By J.A. Souza, February 18 2012

Brazil, is one of the members of BRIC, and is ranked  as one of the world’s top five economies.

For analysts the Brazilian economy will be growing steadily, promoting external investments, broadening their commodities’ exportations, and raising expectations to a new lower middle class.

As a result, executives and companies are the ones interested in establishing solid bases in the country, considering the potential of growth opportunities.  Companies and investors are not only projecting their ventures while thinking about the 2014 Soccer World Cup or 2016 Olympic Games    , but they are also looking for possibilities beyond those events.

However, how are companies and investors reaching this valuable market? What are the tools they will need, in order to be successful players? What do International Executives need to learn, to be successful in their missions?

The composer Antonio Carlos Jobim (Tom Jobim) once said: “Brazil is not for beginners”. In the same way that immigrants face the lack of “Canadian experience ” when landing in Canada, experienced international executives will face cultural business differences, when working in Brazil.

People often ask: What are those business differences? In a global economy, why are businesses in Brazil not done in the same way that they are done in Canada, USA, England, and Germany?  What are the different aspects between Brazilian executives and other international executives? The answer lies in the “Brazilian way”, an approximate translation of “jeitinho brasileiro”.

The “Brazilian way” can be defined as being a way to work in the country when confronted with:

–  the lack of medium or long-term planning; the measures adopted to confront the giant bureaucracy; the overhead costs arising from inefficient public services; the deficient basic infrastructure; the poor security; the improvisation; and the lack of quality controls.

To face this difficult scenario, investors and international executives need to be trained, and be mentored by experienced counsellors and Brazilian executives. Those executives have a high level of international education and understand how to do business in the country. They are hard-driven and can be a valuable asset to companies starting-up their business within Brazil.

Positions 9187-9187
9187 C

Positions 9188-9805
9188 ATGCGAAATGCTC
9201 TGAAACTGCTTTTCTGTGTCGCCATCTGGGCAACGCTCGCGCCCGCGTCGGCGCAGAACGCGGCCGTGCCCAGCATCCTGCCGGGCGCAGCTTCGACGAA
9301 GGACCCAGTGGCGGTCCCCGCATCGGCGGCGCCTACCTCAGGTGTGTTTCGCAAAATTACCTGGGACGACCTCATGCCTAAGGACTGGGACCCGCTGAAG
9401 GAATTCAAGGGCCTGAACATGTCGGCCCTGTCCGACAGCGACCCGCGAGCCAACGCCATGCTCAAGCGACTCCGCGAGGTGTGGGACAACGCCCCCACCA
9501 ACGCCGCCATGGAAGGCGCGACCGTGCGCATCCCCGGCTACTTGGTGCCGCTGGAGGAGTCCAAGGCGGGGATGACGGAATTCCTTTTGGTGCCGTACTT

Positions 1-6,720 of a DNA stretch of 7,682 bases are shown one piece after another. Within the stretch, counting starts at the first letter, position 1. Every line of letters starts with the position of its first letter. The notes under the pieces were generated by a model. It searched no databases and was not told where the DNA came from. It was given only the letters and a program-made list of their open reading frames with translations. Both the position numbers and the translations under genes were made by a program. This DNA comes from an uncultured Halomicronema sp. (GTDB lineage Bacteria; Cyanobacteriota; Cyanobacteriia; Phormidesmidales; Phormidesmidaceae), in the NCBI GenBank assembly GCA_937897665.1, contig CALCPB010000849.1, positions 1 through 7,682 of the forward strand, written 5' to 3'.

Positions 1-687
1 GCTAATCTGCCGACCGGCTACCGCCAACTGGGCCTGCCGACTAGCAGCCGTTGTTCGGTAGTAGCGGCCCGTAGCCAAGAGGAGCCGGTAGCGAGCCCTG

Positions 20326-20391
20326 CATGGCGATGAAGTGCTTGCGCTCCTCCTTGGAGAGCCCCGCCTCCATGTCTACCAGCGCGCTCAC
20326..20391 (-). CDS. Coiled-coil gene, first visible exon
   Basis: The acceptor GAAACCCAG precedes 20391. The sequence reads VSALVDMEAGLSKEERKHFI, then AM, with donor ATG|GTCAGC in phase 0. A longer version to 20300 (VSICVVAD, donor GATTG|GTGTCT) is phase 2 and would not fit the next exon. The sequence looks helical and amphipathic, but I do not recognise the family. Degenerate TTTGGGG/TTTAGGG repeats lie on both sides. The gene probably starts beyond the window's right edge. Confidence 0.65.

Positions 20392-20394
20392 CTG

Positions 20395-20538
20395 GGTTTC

Another point to mention is that Brazilian executives like to build strong relationships with their business partners. Based on this strong relationship; then business can be done, process can be improved, and goals may be reached.  Changing members of international teams are not recommended.

To build long-lasting relationships, is the basis of doing business successfully in Brazil. International executives cannot expect to start a venture during their first trip. It takes time to get favourable feedback from the Brazilian executives. A full understanding of the scenario, and the “terrain”, is mandatory.  Alliances with seasoned local lawyers and accountants, is obligatory – and they can work as useful advisors to avoid pitfalls.

To conclude, international executives will be doing well if they are patient, flexible, and reliable when dealing with Brazilian partners.

A lot of patience is necessary in understanding the curves and the ups and downs of a negotiation. It takes time, and the international executives need to evaluate if they are dealing with the right people, as people are a big part of their decision process.

In some cases the process does not flow at the necessary speed because the negotiators are not the ones interested in reaching a final decision.

Also, international executives need to be flexible to find ways to deal with the complicated Brazilian bureaucracy.

At this point, the use of reliable forwarding agents (despachante) is recommended. They are able to speed process, follow rules and procedures – saving cost to international players.

Finally, reliable people are the foundation of successful negotiations.

Brazilian executives are experienced in doing business with consistent partners that they can count on. International executives cannot misinterpret “the Brazilian way” as an excuse to not follow rules or to be unethical, or breach contracts, or to dismiss previous arrangements.

Brazilian executives admire counterparts that are able to confront the country’s challenges with professionalism, passion, and knowledge surpassing momentary obstacles.

For International Executives dealing with Brazilian counterparts, please try to understand “the Brazilian way”.